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Rosetta: Comet lander Philae now stable say scientists

2014-11-13 14:20:56

A brand new image shows the view from the Philae lander of the surface of the comet

The robot probe Philae that made a historic comet landing is now stable after initially failing to attach to the surface, and is sending pictures.

Efforts are now being made to locate the precise position of the European Space Agency probe on the surface.

Engineers say it may have bounced hundreds of metres back off the comet after first contact, before finally settling down.

It is hoped Philae can gain insights into the origins of our Solar System.

The first pictures indicate that the lander is sitting at an angle - perhaps on a slope, or maybe even on its side. But the team is continuing to receive "great data" from Philae.

Esa's Rosetta satellite carried Philae on a 6.4 billion-km (4bn-mile) journey to Comet 67P/Churyumov-Gerasimenko.

Signals from the landing are still being analysed - but this is the team's current best guess at how events unfolded

The robot probe, the size of a washing machine, was dropped from the satellite on Wednesday and spent seven hours travelling down to the icy body.

News of the "first" landing was confirmed at about 16:05 GMT.

Ebullient mood

Controllers re-established radio communication with the probe on cue on Thursday after a scheduled break, and began pulling of the new pictures.

These show the feet of the lander and the wider cometscape. One of the three feet is not in contact with the ground.

But there is still concern about the longer-term stability of Philae because it is not properly anchored - the harpoons that should have hooked it into the surface did not fire on contact. Neither did its feet screws get any purchase.

Lander project manager Stephan Ulamec told the BBC that he was very wary of now commanding the harpoons to fire, as this could throw Philae back off into space.

He also has worries about drilling into the comet because this too could affect the stability of the lander.

"We are still not anchored," he said. "We are sitting with the weight of the lander somehow on the comet. We are pretty sure where we landed the first time, and then we made quite a leap. Some people say it is in the order of 1 km high.

"And then we had another small leap, and now we are sitting there, and transmitting, and everything else is something we have to start understanding and keep interpreting."

David Shukman, BBC science editor

Touching down on a comet is mind-blowing in itself, but try picturing how the tiny Philae lander has then bounced around its new home.

From what we know, the lander rose hundreds of metres above the surface at one stage and remained in flight for nearly two hours. One might say it was airborne, except that the comet has no air.

In any event, it may have risen vertically or drifted sideways - we should hear later. Either way, while Philae was off the surface, the comet will have rotated beneath it. Each rotation takes about 12 hours which means the lander may effectively travelled across one-sixth of the comet's surface.

By the time it came down again, the original landing zone - chosen for its relative safety and ideal amount of sunshine - was left far behind. The lander is now in different, undetermined area that may prove far more hazardous.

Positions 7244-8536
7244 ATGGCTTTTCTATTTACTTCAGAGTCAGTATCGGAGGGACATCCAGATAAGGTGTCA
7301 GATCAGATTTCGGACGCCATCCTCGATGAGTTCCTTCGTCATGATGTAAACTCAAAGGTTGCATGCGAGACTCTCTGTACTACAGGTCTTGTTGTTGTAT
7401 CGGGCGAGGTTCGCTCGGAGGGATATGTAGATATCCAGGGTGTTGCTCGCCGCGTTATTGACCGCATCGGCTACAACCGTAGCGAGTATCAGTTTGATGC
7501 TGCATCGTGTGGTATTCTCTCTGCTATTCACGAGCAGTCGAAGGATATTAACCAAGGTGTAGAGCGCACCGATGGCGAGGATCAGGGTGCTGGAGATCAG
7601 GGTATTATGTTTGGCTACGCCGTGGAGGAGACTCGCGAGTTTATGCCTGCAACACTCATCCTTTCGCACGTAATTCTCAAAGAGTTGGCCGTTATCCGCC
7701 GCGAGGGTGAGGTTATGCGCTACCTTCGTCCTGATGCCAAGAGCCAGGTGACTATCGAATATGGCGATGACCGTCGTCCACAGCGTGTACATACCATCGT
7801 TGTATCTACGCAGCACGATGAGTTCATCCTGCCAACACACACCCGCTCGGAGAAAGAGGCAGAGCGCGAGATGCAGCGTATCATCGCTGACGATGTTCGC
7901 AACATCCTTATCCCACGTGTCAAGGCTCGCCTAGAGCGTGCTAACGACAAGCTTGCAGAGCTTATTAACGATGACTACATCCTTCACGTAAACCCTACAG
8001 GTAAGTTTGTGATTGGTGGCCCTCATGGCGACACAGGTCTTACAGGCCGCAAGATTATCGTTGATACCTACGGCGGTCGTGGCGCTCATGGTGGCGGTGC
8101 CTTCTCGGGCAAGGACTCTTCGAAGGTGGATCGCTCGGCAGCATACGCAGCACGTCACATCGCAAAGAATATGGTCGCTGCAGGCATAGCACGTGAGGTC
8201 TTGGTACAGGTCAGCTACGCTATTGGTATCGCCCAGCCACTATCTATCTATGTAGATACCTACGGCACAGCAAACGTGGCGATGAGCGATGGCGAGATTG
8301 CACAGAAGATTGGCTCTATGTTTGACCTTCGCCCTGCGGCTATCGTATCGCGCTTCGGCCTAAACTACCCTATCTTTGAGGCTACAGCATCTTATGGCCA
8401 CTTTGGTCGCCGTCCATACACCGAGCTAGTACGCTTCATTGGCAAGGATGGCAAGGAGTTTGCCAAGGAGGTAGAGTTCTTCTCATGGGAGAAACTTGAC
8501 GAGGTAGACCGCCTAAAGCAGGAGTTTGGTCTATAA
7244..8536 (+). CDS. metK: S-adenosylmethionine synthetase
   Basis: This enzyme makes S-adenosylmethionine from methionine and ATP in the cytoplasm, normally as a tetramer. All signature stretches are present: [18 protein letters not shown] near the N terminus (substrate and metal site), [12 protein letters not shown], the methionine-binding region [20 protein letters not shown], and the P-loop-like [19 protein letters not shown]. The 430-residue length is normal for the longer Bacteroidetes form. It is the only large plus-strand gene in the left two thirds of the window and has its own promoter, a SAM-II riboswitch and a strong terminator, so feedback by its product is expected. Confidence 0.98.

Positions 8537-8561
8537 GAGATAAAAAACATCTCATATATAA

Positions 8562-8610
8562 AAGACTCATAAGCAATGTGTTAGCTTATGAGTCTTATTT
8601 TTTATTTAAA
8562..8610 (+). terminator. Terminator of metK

The first picture is confusing, but suggests Philae is sitting at an angle. Everyone here is hungry for more news.

One of the cameras on Philae sent this image of the comet during the descent

Another issue being analysed is the amount of sunlight available to Philae.

The probe left Rosetta with 60-plus hours of battery life, and will then need to charge up with its solar panels.

But early reports indicate that in its present position, it is receiving only one-and-a-half hours of sunlight during every 12-hour rotation of the comet.

This will not be enough to sustain operations.

As a consequence, controllers here are discussing using one of Philae's deployable instruments to try to launch the probe upwards and away to a better location. But that would be a last-resort option.

The Royal Mail is commemorating the landing with a special postmark, which will be applied to all mail delivered across the UK from Friday to Saturday

First, the team really need to understand where Philae is on the surface and what lies around it.

Holger Sierks, the principal investigator of the science cameras on Philae's mothership, Rosetta, which is circling the comet overhead, said his team was now trying to take pictures of the robot's location.

These pictures will show very little detail because Rosetta is many tens of kilometres away, but they will help pinpoint the place the little probe came to rest after its bouncing.

Even if Philae does not live beyond its initial battery life, scientists will be delighted with the data they have already got.

The information will transform what we know about these objects, and enable researchers to test several hypotheses about the formation of the Solar System and the origins of life.

One theory holds that comets were responsible for delivering water to the planets. Another idea is that they could have "seeded" the Earth with the chemistry needed to help kick-start biology.

Mission facts:

Philae lander

  • Travelled 6.4 billion km (four billion miles) to reach the comet
  • Journey took 10 years
  • Planning for the journey began 25 years ago

Comet 67P

  • More than four billion years old
  • Mass of 10 billion tonnes
  • Hurtling through space at 18km/s (40,000mph)
  • Shaped like a rubber duck

Can you land on a comet?

'More black swan than yellow duck'

Brief encounters with comets

A quick look at Comet 67P/Churyumov-Gerasimenko - and what it could teach us


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